A key property of these ledgers is that they are immutable. Once a transaction has been verified and stored on the network, it cannot be altered without altering the entire blockchain itself. It’s as if altering a single letter in the book would change every single other line into a completely new sentence.

Another key property is that the entire history of transactions is stored on each node in the network. Every transaction can be traced and monitored. Compare this to legacy finance systems where there is no visibility. But this can be extended to the ownership of any assets. There is limited visibility in ownership records of everything from cars to artwork.

It’s difficult to know who has owned those assets before and if they have done what they say they have. With blockchains, no longer is it their word against yours, it’s immutable, indisputable for everyone to see.

Moving Value

An immutable ledger, is arguably the greatest method humans have created to exchange value between each other. It doesn’t rely on trust, is reliable and secure.

Many people think that digital currencies are the only value that can be exchanged on a blockchain. The reality is that this type of ledger can be used to record anything of value to humankind. Medical certificates, land titles, bank guarantees, identity documents, artworks and more. All can benefit from being secured on an immutable ledger that is cryptographically verified. Most of the world’s information is yet to migrate to this new type of data structure, but it is well underway.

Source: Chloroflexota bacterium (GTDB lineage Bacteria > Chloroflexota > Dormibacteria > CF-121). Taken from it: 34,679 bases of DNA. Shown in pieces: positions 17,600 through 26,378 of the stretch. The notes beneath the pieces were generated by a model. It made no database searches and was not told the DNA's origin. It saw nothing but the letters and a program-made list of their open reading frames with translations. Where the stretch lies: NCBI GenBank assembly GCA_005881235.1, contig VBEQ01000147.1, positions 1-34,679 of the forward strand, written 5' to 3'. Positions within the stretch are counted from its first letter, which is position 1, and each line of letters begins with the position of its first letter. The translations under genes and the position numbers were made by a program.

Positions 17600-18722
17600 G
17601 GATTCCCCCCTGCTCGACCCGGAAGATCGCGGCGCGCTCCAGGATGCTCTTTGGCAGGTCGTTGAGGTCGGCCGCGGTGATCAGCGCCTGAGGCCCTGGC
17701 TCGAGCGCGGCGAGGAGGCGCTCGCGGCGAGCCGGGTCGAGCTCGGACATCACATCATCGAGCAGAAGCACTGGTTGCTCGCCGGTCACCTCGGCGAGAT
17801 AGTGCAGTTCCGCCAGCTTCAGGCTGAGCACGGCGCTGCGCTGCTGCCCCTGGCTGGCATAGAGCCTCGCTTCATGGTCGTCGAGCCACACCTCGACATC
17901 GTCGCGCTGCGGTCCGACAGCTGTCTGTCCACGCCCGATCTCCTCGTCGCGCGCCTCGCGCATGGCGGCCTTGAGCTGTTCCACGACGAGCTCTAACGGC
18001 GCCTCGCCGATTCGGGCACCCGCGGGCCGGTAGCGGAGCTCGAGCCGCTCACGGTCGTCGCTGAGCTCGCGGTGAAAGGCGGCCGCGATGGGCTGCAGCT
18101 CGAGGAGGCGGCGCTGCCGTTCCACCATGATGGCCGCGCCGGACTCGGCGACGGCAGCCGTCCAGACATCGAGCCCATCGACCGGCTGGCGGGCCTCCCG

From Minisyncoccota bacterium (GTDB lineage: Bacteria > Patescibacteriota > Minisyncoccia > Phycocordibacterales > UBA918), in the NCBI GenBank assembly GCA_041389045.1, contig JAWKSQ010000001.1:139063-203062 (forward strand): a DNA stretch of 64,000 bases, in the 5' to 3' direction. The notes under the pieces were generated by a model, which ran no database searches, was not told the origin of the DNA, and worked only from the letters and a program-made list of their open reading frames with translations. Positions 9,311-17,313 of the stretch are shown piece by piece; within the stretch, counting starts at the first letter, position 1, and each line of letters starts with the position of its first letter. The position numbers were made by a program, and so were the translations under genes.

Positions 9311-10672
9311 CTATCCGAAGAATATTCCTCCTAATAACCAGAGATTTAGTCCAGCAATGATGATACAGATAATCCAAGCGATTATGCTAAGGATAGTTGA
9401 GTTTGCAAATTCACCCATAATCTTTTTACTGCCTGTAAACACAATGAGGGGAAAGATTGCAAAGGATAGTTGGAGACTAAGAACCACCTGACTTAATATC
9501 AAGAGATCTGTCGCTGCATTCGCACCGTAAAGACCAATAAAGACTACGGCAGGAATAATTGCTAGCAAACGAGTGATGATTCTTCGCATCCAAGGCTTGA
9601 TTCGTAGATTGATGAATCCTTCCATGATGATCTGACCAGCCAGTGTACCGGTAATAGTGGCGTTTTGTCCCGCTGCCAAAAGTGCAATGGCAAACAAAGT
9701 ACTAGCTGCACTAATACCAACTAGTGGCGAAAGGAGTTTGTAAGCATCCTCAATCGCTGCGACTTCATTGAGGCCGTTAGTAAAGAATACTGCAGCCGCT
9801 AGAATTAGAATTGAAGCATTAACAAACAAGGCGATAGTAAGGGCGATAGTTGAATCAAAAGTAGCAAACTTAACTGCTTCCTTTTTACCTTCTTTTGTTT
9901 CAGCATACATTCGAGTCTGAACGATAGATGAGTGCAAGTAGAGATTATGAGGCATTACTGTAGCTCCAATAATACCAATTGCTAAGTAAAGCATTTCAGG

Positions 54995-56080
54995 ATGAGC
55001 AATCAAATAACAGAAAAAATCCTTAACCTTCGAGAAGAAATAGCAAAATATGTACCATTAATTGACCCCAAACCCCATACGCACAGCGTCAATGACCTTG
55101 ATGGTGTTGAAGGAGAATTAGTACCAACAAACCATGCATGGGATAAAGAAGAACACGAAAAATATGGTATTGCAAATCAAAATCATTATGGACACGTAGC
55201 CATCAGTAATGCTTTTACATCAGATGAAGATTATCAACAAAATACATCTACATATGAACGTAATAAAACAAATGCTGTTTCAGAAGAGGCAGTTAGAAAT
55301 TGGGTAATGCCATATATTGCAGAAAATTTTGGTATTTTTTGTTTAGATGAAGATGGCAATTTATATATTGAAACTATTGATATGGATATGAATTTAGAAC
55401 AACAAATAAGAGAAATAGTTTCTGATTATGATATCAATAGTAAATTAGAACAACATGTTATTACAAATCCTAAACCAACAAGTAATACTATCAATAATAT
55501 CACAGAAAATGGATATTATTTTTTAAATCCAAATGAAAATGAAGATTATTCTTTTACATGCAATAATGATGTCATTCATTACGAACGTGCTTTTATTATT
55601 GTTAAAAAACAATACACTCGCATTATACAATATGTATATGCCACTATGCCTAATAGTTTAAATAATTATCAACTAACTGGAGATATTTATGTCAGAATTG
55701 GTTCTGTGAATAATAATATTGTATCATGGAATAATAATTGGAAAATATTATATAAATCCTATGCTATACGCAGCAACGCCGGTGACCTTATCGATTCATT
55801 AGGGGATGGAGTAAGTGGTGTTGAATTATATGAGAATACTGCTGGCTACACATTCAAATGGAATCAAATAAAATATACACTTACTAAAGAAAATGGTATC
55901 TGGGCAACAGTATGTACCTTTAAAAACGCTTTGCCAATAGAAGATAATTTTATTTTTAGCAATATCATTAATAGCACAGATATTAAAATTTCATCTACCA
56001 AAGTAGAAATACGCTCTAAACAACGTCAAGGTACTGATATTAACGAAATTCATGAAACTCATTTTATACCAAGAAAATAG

Take, for example, our portfolio company from Australia - Lygon. They take bank guarantees and put them on this immutable ledger, a private blockchain. Historically, it used to be settled by paper between three parties — the issuer, the guarantor, and the guarantee. Every time the document needed to be altered, the physical copy had to be transported between the parties. Besides being time-intensive, it wasted 4 million pieces of paper per year. Now all three parties can store this data on a blockchain and be confident that it is immutable and unaltered by the other parties.

We are very interested in the different types of value that will be represented on this new ledger. NFTs are the most recent craze and an example of the blockchain’s application in value exchange. We will cover them in a future instalment, but they are basically, unique digital assets that cannot be replaced by another one. Some might call them simple JPEGs or GIFs where you can trace their entire ownership history from the true owner to the present day.

Value exchange is such a fundamental part of human existence, and we have now found a means of exchange that is sure could change the way our species interact with each other.

This article was written by Eric Tran, Associate at Aura Ventures, and originally appeared on Medium. You can follow Eric for more articles regarding blockchain, Web3, and funding here.